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Press Release State Public Health Officials Announce Second Human Case of EEE in the Commonwealth

Ten new communities now at critical risk for EEE
For immediate release:
  • Department of Public Health

Media Contact for State Public Health Officials Announce Second Human Case of EEE in the Commonwealth

Omar Cabrera, Manager of Ethnic Media and Community Outreach

BOSTON — The Massachusetts Department of Public Health (DPH) today announced that laboratory testing confirmed the second case of Eastern Equine Encephalitis (EEE) virus infection, in a male between the ages of 19-30 from eastern Worcester County. This is the second human case of EEE in Massachusetts this year. The risk level in seven communities has been raised to critical as a result. A young goat in Bristol County has also tested positive for EEE, raising the risk to critical in three additional communities there.

The ten communities now at critical risk are Hopkinton in Middlesex County, and Grafton, Northbridge, Shrewsbury, Southborough, Upton, and Westborough in Worcester County. Easton, Norton and Raynham are also at critical risk. In addition, Framingham and Marlborough in Middlesex County, and Millbury, Northborough, and Sutton in Worcester County are considered at high risk.

DPH is working with the local boards of health and local Mosquito Control Projects and other mosquito control experts to coordinate surveillance and discuss appropriate public health response activities.

All residents are reminded that they should continue to use mosquito repellent and those in high and critical risk communities should consider staying indoors during the dusk to dawn hours to reduce exposure to mosquitoes.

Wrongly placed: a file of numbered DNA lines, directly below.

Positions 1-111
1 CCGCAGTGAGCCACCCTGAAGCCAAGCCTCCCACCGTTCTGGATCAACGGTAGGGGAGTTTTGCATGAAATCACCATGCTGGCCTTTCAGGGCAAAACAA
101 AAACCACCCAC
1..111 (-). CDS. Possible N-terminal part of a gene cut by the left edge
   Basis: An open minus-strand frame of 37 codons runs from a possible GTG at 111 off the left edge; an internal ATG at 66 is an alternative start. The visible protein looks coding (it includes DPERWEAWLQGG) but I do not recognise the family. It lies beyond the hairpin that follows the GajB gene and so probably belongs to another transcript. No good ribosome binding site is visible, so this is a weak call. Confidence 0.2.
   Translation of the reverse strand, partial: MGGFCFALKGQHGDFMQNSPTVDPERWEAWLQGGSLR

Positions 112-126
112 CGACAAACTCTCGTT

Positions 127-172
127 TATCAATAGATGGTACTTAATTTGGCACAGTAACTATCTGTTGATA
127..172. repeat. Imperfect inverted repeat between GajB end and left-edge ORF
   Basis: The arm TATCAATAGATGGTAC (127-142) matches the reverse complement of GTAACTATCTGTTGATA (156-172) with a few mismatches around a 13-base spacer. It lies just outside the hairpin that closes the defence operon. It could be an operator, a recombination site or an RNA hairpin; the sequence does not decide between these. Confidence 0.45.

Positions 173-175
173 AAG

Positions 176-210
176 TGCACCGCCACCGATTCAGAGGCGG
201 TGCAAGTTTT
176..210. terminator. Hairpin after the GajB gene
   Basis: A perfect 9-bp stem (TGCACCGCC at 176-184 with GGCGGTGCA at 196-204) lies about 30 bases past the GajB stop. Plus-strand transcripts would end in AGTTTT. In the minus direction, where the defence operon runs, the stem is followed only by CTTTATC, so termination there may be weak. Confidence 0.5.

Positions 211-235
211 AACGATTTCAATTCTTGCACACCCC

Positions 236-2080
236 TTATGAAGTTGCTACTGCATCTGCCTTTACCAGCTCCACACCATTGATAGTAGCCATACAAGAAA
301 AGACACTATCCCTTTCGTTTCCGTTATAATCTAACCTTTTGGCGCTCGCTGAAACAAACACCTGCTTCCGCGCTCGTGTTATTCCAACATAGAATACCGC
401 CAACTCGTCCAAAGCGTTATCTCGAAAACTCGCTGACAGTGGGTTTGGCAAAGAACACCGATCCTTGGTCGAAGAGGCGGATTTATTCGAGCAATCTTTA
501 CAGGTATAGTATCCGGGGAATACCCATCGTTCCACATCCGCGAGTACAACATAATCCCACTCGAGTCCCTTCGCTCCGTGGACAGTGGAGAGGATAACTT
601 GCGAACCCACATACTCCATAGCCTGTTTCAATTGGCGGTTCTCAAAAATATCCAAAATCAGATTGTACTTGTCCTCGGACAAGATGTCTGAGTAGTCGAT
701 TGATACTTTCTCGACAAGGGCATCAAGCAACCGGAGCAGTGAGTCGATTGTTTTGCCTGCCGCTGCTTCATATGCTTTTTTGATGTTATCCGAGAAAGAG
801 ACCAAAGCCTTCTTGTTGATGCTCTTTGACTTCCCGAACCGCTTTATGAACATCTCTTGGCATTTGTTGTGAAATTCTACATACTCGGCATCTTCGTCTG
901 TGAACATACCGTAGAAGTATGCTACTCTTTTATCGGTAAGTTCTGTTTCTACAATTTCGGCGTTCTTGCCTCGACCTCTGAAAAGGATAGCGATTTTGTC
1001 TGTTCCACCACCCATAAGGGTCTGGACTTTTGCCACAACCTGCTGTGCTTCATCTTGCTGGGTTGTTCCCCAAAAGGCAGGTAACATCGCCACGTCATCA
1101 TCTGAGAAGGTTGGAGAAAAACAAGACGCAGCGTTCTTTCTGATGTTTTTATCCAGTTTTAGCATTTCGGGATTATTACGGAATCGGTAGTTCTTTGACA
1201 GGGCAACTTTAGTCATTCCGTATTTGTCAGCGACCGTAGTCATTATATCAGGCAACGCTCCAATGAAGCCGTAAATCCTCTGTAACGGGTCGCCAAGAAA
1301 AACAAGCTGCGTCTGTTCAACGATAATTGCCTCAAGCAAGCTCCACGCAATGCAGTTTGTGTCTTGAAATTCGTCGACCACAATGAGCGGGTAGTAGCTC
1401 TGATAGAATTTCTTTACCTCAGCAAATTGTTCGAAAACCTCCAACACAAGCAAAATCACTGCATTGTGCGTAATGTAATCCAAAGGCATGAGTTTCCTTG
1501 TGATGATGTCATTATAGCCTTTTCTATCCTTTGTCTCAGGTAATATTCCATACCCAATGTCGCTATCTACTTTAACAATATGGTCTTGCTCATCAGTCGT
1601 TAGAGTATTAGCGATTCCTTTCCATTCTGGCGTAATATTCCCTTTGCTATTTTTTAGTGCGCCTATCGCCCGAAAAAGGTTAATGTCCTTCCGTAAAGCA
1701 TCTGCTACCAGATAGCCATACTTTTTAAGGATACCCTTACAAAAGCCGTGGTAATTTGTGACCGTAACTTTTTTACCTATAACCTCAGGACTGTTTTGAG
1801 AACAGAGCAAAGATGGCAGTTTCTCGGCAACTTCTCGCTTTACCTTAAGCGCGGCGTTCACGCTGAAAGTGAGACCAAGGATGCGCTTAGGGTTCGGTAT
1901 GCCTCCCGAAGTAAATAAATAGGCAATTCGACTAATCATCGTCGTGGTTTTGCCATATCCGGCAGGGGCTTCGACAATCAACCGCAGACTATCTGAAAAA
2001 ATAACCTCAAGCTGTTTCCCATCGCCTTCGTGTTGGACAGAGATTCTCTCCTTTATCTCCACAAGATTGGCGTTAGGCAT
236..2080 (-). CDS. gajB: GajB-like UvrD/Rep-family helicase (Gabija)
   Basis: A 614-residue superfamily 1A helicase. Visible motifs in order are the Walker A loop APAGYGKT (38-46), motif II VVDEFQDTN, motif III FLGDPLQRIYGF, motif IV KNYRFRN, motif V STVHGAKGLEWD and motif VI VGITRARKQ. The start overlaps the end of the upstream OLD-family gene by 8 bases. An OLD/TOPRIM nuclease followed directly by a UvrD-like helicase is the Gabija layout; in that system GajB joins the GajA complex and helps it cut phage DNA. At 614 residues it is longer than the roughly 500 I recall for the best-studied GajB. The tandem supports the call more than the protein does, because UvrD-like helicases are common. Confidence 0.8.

“The most intense level of EEE activity is still being seen in Bristol and Plymouth Counties,” said Public Health Commissioner Monica Bharel, MD, MPH. “However, in active EEE years, the virus may move outside of southeastern Massachusetts. This is evidence of that movement, and residents in the area of increased risk should use mosquito repellent and avoid outdoor activities at night. ”

Last week DPH and the Massachusetts Department of Agricultural Resources (MDAR) conducted aerial spraying in specific areas of Bristol and Plymouth counties to reduce the mosquito population and public health risk. Aerial spraying began August 8 and was completed the night of August 11. A second round is being planned for later next week.

In total across Massachusetts, there are 19 communities now at critical risk, 18 at high risk, and 24 at moderate risk for the EEE virus as determined by DPH.

EEE is a rare but serious and potentially fatal disease that can affect people of all ages. EEE occurs sporadically in Massachusetts with the most recent outbreak years occurring from 2004-2006 and 2010-2012. There were 22 human cases of EEE infection during those two outbreak periods with 14 cases occurring among residents of Bristol and Plymouth Counties.

EEE virus has been found in 288 mosquito samples this year, many of them from species of mosquitoes capable of spreading the virus to people.